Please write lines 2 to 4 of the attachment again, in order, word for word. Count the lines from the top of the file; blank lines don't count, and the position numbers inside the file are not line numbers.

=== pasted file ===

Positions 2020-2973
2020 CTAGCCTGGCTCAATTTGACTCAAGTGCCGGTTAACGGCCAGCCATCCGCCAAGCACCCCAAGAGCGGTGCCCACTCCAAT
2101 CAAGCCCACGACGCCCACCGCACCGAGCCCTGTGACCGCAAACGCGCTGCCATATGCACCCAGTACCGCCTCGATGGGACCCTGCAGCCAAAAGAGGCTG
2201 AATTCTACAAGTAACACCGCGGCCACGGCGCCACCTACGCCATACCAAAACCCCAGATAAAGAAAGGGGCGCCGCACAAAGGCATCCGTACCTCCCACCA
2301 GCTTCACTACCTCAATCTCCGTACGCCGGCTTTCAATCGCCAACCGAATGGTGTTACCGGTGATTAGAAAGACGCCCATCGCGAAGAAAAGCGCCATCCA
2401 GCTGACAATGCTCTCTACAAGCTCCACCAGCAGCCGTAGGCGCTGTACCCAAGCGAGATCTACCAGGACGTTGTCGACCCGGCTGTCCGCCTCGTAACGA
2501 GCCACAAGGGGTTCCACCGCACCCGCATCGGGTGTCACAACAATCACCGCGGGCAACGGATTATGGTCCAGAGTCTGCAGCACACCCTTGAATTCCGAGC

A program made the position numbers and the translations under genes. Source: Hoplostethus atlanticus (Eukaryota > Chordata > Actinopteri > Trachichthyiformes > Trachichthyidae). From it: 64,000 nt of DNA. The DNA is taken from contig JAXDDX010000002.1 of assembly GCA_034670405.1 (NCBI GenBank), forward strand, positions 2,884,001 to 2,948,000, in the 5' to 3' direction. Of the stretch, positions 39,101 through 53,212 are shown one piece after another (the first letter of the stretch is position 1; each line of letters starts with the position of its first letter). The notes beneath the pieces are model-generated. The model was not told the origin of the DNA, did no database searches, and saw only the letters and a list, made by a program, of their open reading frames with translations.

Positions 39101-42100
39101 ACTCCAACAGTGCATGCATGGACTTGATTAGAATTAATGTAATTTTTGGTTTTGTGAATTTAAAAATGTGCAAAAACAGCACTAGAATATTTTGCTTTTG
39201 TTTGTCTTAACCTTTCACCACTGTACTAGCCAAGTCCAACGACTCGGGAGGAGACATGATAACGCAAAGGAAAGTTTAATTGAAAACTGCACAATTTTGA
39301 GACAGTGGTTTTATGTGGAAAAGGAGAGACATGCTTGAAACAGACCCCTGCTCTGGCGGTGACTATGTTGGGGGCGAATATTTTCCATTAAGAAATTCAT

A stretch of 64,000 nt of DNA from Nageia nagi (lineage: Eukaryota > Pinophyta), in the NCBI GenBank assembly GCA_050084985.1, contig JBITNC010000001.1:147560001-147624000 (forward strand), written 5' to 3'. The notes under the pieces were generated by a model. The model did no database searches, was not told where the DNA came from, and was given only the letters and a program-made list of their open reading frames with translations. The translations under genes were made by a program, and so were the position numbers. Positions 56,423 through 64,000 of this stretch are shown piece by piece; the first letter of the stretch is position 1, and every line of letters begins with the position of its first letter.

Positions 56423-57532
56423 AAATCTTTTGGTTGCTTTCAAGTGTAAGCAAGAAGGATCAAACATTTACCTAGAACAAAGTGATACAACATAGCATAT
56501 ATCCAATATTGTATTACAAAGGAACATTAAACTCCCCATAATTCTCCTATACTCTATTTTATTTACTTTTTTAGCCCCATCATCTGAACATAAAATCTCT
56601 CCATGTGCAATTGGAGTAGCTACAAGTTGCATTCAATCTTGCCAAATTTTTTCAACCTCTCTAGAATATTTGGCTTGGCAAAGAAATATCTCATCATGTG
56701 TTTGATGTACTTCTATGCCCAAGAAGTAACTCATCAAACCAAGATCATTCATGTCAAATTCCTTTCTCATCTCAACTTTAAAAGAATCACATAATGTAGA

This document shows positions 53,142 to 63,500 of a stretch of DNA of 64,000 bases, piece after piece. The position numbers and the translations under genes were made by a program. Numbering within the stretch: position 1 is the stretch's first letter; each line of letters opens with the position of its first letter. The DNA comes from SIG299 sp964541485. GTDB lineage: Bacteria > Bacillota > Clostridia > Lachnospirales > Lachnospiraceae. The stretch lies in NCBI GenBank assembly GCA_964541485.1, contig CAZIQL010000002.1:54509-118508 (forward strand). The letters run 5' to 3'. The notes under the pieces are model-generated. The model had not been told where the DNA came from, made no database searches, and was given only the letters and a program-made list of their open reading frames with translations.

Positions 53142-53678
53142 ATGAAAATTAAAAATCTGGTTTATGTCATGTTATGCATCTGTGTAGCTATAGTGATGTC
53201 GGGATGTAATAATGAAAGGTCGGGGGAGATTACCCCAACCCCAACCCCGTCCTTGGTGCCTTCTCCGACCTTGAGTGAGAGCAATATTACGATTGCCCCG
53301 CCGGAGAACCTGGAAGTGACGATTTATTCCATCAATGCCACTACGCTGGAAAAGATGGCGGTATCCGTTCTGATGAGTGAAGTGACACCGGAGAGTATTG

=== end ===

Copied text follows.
2020 CTAGCCTGGCTCAATTTGACTCAAGTGCCGGTTAACGGCCAGCCATCCGCCAAGCACCCCAAGAGCGGTGCCCACTCCAAT
2101 CAAGCCCACGACGCCCACCGCACCGAGCCCTGTGACCGCAAACGCGCTGCCATATGCACCCAGTACCGCCTCGATGGGACCCTGCAGCCAAAAGAGGCTG
2201 AATTCTACAAGTAACACCGCGGCCACGGCGCCACCTACGCCATACCAAAACCCCAGATAAAGAAAGGGGCGCCGCACAAAGGCATCCGTACCTCCCACCA